I just love my friends.
The other day when I walked into my cubicle at work, I found two bags lying next to my desk. Inside the one bag were some lovely fresh cherry tomatoes, the biggest I’ve ever seen… and in the other contained a purple eggplant and a white eggplant, along with some green and red peppers. Thank you Karen! I work with Karen’s husband and my very good friend Rob. I didn’t even have to think about what to do with all of those vegetables, because Caponata was the first thing that popped into my head.
I love caponata, and as soon as I typed this, I knew that it was truly an understatement. I ADORE it. I don’t make it very often, nor do I buy the jarred version very often, because it’s one of those things that is such a special treat when I finally do get around to it, and I want to keep it that way. Yes, I admit to eating the jarred version periodically…but that’s only because I have such a strong craving for it, and no time to make it, and usually it’s for a smoked ham and a thick slice of sharp provolone sandwich on a crusty roll that is just calling out for it’s beloved affinity of agrodolce (sweet and tangy). Usually I’ll serve it at a party with toasted baguette that have been drizzled in olive oil, and rubbed with roasted garlic.
I brought a jar of it for Rob and Karen to try, because Rob told me that he had never heard of it after I mentioned to him what I was making with the vegetables that Karen sent in for me. He spooned a nice large dollop onto a baguette slice, and took his first bite. I had the pleasure of watching his eyes roll into the back of his head, and I knew that I knocked that recipe right out of the water!!
The only suggestion that I would have for you for this recipe, is to cook it down as long as you can. I usually let mine cook down on low flame for at least 3 hours. While it’s delicious that same day, the longer it sits, the more the flavors fall in love and marry. Trust me, it’s worth the wait. It is most delicious when it is served cold. It keeps for about a week in the refrigerator, but you can also freeze it. This recipe will make enough for a jar to keep in your fridge, and a jar to keep in the freezer!
This time I roasted all of the vegetables before I threw them in the pan to cook down. I think that the next time I might try charring a few of the vegetables just to see what type of flavor that brings to the dish. I love charred vegetables. You’ll also notice that I put artichokes in mine. That’s not a typical ingredient, but I love them, and they love the caponata…. Lastly, this recipe calls for one white eggplant, but I only used it because that’s what Rob and Karen gave to me. It is totally ok to use two purple eggplants. Honestly.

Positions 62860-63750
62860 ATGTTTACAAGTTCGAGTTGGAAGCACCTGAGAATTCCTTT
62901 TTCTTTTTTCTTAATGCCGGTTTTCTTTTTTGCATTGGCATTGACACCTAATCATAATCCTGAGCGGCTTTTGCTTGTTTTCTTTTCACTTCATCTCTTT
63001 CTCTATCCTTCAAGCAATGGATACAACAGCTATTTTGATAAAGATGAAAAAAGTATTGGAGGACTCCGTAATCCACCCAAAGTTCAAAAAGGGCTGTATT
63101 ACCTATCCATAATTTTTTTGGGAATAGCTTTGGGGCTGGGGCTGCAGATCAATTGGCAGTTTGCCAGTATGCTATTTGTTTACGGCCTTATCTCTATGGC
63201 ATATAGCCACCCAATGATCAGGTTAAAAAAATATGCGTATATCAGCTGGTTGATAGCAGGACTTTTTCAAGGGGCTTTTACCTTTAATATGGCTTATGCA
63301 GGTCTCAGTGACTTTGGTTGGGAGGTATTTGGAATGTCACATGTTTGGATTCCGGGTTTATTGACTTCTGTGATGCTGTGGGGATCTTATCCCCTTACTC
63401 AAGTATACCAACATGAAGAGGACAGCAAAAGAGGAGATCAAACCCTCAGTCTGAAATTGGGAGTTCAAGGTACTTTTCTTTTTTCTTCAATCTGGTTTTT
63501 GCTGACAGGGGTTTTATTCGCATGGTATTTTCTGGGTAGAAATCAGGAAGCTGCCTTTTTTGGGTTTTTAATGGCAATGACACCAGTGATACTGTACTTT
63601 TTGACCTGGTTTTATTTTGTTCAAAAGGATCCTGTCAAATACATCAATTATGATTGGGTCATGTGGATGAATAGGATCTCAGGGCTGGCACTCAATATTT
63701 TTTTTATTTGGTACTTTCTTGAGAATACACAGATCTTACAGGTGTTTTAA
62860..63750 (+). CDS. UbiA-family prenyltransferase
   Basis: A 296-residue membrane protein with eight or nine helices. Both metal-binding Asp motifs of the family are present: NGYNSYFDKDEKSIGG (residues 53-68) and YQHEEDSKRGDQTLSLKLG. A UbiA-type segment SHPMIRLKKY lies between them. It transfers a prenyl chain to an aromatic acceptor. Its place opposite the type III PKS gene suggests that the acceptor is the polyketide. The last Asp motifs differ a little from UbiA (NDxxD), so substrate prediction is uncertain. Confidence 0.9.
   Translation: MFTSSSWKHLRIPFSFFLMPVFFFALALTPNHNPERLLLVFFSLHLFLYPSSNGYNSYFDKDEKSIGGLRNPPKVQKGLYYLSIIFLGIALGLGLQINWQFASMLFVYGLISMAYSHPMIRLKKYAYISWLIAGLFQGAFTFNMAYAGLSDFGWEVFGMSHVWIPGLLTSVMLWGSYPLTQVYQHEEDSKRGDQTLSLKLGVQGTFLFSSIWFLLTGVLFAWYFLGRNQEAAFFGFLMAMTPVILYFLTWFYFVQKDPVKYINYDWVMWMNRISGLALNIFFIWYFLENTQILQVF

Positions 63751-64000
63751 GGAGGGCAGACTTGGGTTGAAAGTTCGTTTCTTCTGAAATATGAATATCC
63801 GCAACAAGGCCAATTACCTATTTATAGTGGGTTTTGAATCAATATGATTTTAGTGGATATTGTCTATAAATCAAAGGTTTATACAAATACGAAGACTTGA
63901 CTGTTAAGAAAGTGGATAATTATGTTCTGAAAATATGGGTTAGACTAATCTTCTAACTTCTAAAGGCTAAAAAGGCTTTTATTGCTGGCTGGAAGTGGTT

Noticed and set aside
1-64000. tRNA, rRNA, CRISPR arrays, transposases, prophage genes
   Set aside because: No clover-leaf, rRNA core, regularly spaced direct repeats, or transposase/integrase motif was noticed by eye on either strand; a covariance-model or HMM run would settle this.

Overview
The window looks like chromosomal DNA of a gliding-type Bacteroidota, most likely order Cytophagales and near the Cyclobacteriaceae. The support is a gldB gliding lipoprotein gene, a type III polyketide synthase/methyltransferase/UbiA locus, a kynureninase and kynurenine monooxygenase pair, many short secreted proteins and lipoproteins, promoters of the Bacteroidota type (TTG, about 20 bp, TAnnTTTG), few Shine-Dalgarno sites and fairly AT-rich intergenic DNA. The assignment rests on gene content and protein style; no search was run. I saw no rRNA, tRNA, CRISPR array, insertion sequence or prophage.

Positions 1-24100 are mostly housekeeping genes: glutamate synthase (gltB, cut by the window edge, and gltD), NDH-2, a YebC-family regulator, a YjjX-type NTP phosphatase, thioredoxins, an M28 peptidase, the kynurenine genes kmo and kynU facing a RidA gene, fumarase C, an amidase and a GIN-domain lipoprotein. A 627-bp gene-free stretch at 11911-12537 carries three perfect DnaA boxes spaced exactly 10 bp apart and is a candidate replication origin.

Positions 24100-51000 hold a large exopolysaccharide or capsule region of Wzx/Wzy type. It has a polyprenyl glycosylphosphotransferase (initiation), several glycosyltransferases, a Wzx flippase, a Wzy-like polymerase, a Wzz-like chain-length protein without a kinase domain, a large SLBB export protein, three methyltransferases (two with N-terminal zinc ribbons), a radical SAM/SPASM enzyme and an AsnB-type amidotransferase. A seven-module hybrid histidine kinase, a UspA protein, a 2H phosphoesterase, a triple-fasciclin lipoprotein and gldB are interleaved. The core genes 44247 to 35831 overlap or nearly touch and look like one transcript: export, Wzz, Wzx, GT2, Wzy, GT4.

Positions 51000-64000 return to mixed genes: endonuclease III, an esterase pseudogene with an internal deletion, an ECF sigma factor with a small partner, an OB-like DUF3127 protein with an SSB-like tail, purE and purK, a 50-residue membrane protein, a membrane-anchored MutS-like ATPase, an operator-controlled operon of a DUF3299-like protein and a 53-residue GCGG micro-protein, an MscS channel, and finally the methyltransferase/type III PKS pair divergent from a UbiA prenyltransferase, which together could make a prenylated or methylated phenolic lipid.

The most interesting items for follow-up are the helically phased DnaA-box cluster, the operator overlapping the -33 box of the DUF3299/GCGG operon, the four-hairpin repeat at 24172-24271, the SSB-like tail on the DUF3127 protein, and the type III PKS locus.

1 medium purple eggplant, chopped
1 medium white eggplant, chopped
3 ribs of celery, chopped
2 large onions, chopped
4 cloves roasted garlic
25 large cherry tomatoes, cut in quarters
1 green pepper, chopped
1 red pepper, chopped
1 14oz can of artichoke hearts, drained and cut in half
1/2 cup pine nuts
1/2 cup capers, drained
1 5.75 oz jar sliced green olives with pimentos, drained
1 6 oz can large black olives, drained and sliced
2 cups tomato sauce
1/2 cup red wine vinegar
1/2 cup cider vinegar ( “Really?” you ask… “Yes, really” I reply…)
4 tbsp brown sugar
1 tsp salt
1 tsp pepper
1/2 cup olive oil for drizzling
1/2 cup balsamic vinegar for drizzling
Toasted baguette slices, drizzled in olive oil and rubbed with cloves of roasted garlic
After chopping the eggplant, celery, onions, tomatoes, red and green peppers, and artichokes, place them all on a large cookie sheet, and drizzle them with the olive oil and balsamic vinegar. Cover with aluminum foil, and roast in the oven at 400 degrees for about an hour until they are lightly roasted, but still have a lot of juice.
Pour the roasted vegetables and their juice into a large pot, along with the garlic, black and green olives, pine nuts, capers, tomato sauce, red wine vinegar, cider vinegar, brown sugar, salt, and pepper. Cook uncovered on the lowest heat setting or lowest flame for about two and a half to three hours, stirring often. You will know when it’s done, because it will have thickened up quite a bit, as the juices will have cooked out. Taste it, and if you think it needs more salt or pepper, then by all means, add more to suit your taste.
Cool completely. Serve on toasted baguette slices. Or enjoy it like I do on a smoked ham sandwich with a sharp provolone and crusty bread. You will love it, I promise!
Please bear with me while I learn the technical side of this, like the font, the spacing, the photos…etc… I’m in the early stages of learning!